City Councilors Decide Which Area Nonprofits Should be Rewarded Funds

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City Council's budget session on March 29 City Council's budget session on March 29
Fourteen nonprofits showed up at the session in the hopes of receiving funds Fourteen nonprofits showed up at the session in the hopes of receiving funds

Charlottesville nonprofits are looking for a helping hand, and they want the city's help.

At a budget work session on Thursday, March 29, City Council had to make some tough cuts to groups that are fully funded on donations and grants.

Less than 2 percent of the Charlottesville city budget goes to nonprofits in the area and while that may seem like a small percentage, when it comes funding, these groups believe no amount is too small.

"Without Georgia’s Healing House, today I may not be alive," says Heather Kellams, the marketing, fundraising, and program specialist for Georgia's Healing House.

Kellams says she owes her life to Georgia’s Healing House, which is a 12-bed facility that helps women recover from drugs and alcohol addictions and mental health challenges.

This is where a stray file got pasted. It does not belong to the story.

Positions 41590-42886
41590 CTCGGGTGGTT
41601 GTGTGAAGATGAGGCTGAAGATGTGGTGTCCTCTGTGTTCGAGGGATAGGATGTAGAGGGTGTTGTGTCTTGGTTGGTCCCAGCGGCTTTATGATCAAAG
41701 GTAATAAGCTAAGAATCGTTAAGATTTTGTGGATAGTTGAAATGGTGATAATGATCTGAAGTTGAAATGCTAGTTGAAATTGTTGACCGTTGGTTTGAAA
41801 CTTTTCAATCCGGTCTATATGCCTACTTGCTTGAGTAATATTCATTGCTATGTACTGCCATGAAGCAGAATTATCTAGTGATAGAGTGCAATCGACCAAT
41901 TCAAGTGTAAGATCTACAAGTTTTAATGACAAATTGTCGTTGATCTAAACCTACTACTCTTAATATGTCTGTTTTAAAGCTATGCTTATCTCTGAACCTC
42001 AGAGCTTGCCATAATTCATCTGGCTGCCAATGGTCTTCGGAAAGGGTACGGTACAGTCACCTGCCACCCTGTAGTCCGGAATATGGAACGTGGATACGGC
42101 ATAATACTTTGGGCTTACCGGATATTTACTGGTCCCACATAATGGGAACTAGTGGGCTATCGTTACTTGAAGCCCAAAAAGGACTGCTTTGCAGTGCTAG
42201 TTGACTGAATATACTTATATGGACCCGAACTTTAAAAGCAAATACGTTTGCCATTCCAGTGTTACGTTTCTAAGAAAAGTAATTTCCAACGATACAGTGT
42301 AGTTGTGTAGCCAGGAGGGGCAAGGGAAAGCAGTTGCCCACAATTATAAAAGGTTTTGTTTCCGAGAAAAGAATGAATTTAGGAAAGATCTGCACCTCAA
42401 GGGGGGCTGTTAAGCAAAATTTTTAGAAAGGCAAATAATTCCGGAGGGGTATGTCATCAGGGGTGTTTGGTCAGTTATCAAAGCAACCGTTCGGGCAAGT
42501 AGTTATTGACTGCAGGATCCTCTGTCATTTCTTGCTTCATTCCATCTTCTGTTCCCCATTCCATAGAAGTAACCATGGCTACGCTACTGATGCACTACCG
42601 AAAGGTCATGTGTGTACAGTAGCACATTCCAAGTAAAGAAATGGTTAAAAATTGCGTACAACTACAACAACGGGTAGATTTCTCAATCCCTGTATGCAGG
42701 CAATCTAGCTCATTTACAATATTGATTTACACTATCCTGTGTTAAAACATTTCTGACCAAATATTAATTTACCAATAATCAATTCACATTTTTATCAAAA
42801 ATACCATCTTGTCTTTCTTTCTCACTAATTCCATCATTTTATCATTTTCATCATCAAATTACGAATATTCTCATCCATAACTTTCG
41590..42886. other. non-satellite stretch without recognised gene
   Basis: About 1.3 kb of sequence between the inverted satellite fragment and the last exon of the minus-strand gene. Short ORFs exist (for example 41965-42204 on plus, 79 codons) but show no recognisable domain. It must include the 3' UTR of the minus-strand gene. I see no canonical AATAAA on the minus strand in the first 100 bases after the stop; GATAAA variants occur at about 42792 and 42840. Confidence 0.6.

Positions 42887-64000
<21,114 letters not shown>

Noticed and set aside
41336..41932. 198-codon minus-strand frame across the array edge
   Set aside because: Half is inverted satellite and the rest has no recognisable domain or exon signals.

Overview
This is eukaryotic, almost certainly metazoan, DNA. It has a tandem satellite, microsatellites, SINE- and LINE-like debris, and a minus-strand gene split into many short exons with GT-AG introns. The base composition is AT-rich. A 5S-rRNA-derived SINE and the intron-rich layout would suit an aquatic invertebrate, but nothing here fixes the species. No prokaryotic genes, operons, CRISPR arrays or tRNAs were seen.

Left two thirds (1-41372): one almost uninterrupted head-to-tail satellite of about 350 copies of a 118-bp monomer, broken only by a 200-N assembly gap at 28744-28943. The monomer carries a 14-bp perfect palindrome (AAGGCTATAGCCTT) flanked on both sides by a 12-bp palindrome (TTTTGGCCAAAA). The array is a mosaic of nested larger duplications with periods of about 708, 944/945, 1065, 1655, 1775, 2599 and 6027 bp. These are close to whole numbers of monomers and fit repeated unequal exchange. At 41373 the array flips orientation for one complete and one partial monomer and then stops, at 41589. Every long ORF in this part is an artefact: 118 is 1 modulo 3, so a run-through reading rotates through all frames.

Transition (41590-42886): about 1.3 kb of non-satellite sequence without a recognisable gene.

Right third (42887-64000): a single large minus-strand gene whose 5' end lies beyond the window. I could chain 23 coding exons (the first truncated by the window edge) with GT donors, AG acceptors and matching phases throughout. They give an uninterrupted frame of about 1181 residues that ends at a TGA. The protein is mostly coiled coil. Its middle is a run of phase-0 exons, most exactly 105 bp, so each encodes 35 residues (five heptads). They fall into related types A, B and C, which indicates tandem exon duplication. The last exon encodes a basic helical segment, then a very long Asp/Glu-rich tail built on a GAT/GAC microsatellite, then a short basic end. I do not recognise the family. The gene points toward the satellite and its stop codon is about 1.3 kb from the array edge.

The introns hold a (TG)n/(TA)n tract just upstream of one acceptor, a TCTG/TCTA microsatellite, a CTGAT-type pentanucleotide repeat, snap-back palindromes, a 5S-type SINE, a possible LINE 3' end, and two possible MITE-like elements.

Now, she's advocating for the group to get the funding it so desperately needs.

At Thursday night’s city budget work session where councilors were working out the kinks in their 2019 fiscal year proposed budget, representatives from 14 nonprofits spoke up about why they feel they need a helping hand.

The Agency Budget Review Team created a list of the groups and gave them ratings based on which ones they believed needed money more than others. The team recommended funding eight out of the 14.

Councilor Wes Bellamy wanted to try to figure out a way to fund them all.

"One of the reasons why I'm so adamant that we try to figure out how to fund them is because they're doing phenomenal work that's actually helping us move the bar to where our city actually wants to go," says Bellamy.

But, in the end, council decided to go with the recommendation to fund just eight. The groups that received funding are organizations dedicated to affordable housing, counseling, and drug recovery. It will cost the city more than $178,000, but that cost still keeps council from going over budget.

“So I thought it was a productive meeting to say the least,” says Bellamy.

The groups that received funding include the Piedmont Family YMCA, Local Food Hub, Foothills Child Advocacy Center, and several others.